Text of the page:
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Major Dudes: A Steely Dan Companion Paperback – September 17, 2019
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Bon marche as far as she can tell
She drinks the zombie from the cocoa shell
She feels alright, she get it on tonight Mister driver Take me where the music play Papa say...0
I became an interested listener of Steely Dan and a fan ever since. Every opportunity that arose since, I wanted to hear and know more about this music. The music of Steely Dan.
"You like Steely Dan, I like them too" This book ' Major Dudes' is a collection of interviews with Walter Becker and Donald Fagen, or Fagen and Becker, although DF has more exposure in this 297 pages of recollections and opinions from the contributors. Note that this book was published in the UK which might require a dictionary for the several "25 cent words" that one might stumble upon.
The insight of their song build offered by the writers/arrangers was may favorite take-away.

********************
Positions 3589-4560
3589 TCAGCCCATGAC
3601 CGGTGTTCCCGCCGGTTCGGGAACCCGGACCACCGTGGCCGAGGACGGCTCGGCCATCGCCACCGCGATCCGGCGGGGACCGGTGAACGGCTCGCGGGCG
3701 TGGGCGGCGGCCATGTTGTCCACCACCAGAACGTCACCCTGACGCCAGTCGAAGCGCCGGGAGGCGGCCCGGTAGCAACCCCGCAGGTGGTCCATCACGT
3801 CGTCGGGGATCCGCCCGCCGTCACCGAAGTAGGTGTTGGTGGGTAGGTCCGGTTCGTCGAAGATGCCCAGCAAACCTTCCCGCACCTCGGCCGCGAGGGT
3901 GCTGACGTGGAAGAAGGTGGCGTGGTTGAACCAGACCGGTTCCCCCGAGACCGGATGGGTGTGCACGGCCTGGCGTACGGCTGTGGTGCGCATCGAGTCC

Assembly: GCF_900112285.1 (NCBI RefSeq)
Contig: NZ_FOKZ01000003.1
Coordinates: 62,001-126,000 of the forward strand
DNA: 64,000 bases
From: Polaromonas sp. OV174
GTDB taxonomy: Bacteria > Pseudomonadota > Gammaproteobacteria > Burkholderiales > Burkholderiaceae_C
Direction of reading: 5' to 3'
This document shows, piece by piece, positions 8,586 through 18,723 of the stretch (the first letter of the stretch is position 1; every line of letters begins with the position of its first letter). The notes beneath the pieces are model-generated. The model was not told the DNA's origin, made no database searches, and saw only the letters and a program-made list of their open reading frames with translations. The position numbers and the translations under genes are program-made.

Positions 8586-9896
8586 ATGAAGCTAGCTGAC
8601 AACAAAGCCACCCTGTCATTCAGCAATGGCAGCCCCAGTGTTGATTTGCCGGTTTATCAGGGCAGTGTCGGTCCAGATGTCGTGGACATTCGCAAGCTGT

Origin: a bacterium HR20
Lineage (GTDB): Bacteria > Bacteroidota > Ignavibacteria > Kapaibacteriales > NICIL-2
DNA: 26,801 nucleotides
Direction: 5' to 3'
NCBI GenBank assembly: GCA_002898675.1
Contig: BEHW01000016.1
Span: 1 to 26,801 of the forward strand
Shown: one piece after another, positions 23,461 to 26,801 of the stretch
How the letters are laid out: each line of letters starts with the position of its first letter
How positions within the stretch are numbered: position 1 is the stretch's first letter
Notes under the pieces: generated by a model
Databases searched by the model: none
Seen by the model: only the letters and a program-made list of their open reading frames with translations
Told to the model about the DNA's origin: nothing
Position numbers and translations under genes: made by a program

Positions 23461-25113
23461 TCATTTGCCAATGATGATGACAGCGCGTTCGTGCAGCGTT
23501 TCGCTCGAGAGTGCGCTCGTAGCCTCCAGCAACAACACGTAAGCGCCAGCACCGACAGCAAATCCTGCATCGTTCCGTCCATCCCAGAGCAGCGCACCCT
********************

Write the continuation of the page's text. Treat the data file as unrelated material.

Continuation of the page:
Always love Walter Becker's input; wish I could think on my toes like that.
Donalds impressions from his exposures growing up are impressive. Mostly because they stuck. Can you image your dreams coming true.
And in the end; you probably came here because you love all things Steely Dan.
- 6 chapters / 37 sub-chapters.
Top international reviews
The trouble is that though Steely Dan made at least six of the most incredible albums of the 70s, the band didn't have a personality which stood for anything inspiring (besides outstanding musicianship and sound recording). For those of us who were British teenagers in the 1970s, the lyrics referred to exotic American locales, but they were cynical, with no overriding theme or direction that I could detect. I adored the Dan for their music, and nothing else. This volume does nothing to improve my impressions of Becker and Fagen, and I still know next to nothing about how they wrote their compositions. I remember them doing a phone-in on Nicky Horne's "Your Mother Wouldn't Like It" when they were in London to promote The Royal Scam. That is how I would like to remember them, not through this patchy, repetitive volume.
Generally speaking, the best bits either come from writers who offer insight and analysis (Charles Shaar Murray, Ian Penman) or when Becker and Fagen are quoted directly (their comments aren't exactly enlightening, but they're generally amusing). However the weight is strongly towards reportage rather than analysis, so if you're already reasonably well-informed about the Dan (and it's hard to see who else the book could be aimed at), you're unlikely to learn much more from it.
The e-book edition is relatively inexpensive so there's not too much to lose if you're still interested, but don't expect too much.